Leaving negative reviews of books has become a tad of a controversial topic in the book community. There’s been a fair amount of discourse over if anyone really benefits from them and if it’s morally OK for people to be writing them in the first place. Once you’ve gotten past that debate you then come to the question of what is even classes as a negative review? Is three stars a negative review, but three and a half a positive one? Very quickly you can find yourself overwhelmed with a lot of people with a whole bunch of strong opinions.
In all my years of blogging I’ve never published a negative review on my blog (I class a review of under three stars to be negative). Goodreads yes, but here on Lost in the Story no. My reasoning behind it was why waste time reviewing a book I didn’t enjoy? Why spend all that time going through the book a second time making notes when I didn’t enjoy it? I also had the opinion that there was enough negativity in the world, and I didn’t want to be adding to that. All of that combined with the fact I tend to dnf books I don’t enjoy meant I never really had to face these problems.
However, I wouldn’t be writing this post if my thoughts on the matter hadn’t changed to some degree. Over the past few months, I’ve been doing some thinking and I want to break down for you why I’m now learning to write negative reviews of books.
Continue reading “Why I’m learning to write negative book reviews”
At the moment we could all do with that little something that gives us the feel good factor, something that puts a smile on your face. For me, that was reading The Back Up Plan by Elsie McArthur. This Scottish romance was just what I needed to cheer me up and keep me entertained over lockdown.
I was given this book by Elsie in exchange for an honest review not too long after lockdown started here in the UK. As with all of my review, the options that I give are my own and have not be influenced in any way by the fact that I was gifted the book by the author. Don’t worry, you guys will always get my honest opinion.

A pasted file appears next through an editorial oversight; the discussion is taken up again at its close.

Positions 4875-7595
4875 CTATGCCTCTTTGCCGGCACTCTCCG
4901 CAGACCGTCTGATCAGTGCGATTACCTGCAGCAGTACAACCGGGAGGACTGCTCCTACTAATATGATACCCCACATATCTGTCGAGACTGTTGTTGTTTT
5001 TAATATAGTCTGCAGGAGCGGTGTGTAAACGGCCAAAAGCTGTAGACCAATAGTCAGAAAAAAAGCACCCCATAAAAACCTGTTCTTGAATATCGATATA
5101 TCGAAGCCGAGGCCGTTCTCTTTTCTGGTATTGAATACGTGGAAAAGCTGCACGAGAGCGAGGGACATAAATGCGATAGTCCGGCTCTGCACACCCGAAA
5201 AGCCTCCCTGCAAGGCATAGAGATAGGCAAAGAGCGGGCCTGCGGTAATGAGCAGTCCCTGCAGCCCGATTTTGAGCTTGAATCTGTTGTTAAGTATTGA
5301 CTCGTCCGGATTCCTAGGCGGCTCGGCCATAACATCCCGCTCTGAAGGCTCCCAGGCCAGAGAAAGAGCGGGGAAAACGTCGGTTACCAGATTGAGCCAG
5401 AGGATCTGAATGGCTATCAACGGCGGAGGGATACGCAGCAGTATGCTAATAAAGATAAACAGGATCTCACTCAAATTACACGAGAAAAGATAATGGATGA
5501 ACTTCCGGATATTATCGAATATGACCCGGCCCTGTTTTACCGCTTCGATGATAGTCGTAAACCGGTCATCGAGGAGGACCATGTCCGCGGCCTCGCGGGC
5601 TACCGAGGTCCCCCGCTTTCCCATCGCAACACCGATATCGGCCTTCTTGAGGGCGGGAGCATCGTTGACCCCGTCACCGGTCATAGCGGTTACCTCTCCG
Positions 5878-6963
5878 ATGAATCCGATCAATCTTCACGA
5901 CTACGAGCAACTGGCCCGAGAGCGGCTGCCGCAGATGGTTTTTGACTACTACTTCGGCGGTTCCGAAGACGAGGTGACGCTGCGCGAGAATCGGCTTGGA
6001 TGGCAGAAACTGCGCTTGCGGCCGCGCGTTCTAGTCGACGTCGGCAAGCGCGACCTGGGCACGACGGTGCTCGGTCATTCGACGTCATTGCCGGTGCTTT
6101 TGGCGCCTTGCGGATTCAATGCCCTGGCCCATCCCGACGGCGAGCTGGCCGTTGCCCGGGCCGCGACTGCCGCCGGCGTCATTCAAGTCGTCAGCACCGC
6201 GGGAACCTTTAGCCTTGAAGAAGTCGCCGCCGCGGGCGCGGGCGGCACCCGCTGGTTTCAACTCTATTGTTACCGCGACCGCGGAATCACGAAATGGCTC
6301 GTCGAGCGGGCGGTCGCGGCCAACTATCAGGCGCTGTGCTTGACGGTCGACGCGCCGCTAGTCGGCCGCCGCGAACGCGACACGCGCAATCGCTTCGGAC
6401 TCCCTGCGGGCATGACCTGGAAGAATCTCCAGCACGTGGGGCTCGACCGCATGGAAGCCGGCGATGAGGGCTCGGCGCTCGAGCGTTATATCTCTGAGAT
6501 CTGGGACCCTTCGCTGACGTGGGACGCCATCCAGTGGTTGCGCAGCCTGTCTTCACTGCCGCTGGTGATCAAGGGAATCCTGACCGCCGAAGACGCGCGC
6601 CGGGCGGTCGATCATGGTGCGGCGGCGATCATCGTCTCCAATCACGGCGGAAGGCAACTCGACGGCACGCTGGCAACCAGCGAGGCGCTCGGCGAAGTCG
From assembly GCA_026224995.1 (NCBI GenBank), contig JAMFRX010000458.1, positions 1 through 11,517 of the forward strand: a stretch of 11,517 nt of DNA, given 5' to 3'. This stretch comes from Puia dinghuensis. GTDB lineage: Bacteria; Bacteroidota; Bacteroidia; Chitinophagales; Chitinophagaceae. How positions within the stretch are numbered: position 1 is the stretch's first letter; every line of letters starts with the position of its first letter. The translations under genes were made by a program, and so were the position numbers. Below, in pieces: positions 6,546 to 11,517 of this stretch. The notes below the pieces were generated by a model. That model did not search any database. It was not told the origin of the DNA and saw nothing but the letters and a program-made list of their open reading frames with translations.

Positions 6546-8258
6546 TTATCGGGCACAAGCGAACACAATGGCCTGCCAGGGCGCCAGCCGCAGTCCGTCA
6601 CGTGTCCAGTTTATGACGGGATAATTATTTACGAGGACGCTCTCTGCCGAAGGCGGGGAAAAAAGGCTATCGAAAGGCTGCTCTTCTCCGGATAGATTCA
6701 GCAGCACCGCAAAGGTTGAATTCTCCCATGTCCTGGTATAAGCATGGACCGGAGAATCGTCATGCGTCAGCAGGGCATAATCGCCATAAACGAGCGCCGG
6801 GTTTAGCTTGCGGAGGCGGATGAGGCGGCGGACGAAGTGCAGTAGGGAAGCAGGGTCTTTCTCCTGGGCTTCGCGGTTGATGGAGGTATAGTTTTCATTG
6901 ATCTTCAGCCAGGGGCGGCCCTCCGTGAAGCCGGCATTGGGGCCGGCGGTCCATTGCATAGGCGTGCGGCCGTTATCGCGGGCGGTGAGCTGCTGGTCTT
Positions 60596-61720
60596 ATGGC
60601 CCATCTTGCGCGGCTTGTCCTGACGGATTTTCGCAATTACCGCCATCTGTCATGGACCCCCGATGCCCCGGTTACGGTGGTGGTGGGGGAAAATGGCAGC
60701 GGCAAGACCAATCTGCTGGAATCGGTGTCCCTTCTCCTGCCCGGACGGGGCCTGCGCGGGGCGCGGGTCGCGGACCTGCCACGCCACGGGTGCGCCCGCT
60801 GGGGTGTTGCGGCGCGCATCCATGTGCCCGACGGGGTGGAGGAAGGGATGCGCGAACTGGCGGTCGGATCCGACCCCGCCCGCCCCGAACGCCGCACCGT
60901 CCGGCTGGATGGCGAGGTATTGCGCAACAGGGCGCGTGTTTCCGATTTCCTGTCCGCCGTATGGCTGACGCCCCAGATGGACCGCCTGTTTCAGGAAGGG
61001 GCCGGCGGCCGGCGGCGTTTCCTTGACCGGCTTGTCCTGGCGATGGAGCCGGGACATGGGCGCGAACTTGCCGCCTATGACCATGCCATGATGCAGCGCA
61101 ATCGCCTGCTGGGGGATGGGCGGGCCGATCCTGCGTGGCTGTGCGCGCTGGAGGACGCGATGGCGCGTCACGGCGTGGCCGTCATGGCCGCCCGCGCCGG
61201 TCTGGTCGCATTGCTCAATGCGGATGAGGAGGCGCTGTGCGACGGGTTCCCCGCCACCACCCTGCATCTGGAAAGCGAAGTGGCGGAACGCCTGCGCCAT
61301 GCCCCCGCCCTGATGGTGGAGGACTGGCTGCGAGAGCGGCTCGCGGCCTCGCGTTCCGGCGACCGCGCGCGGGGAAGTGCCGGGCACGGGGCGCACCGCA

Continue reading “The Back Up Plan- Review”
Feel like you’re constantly surrounded by idiots? Want to learn valuable behavioural skills that can help you navigate the world of work? Surrounded by idiots is an easy to understand tool that teaches you how to understand those who cannot be understood.
This 260+ paged, non-fiction read was written by Thomas Erikson, a Swedish behavioural specialist who’s been in the field for almost 20 years. The book explains to the reader the DISC method, created by William Moulton Marston a psychologist who published in his book Emotions of Normal people in 1928. The DISC method simply categorises people into one (most often two) of behavioural groups. These groups can be nicely distinguished by colours, you have your red people, yellow, green and blue. Once you understand these colour groups and the behaviours they show, you can start to understand those who cannot be understood.
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Over the past few weeks I’ve been reading Parent yourself again by Yong Kang Chan. It’s a non-fiction book that is based on the idea of using mindfulness and self compassion to understand your inner child and inner parent to not only come to a better understanding and relationship with your own parents, but to also parent yourself in the way you’ve always wanted to be.
The full title is, Parent yourself again: . The author’s had a really interesting life, he’s a blogger and private tutor who’s had a verity of jobs like being an accountant all the way to being an animator. Parenting yourself again isn’t his first book, some of his other work includes Empty your cup and The disbelief habit.
If you like shorter reviews do a quick summary up here, and then blows can be a more in depth review of the things I found just weren’t for me, and some of the issues with the writing I did pick up on. Continue reading “Parent yourself again – book review”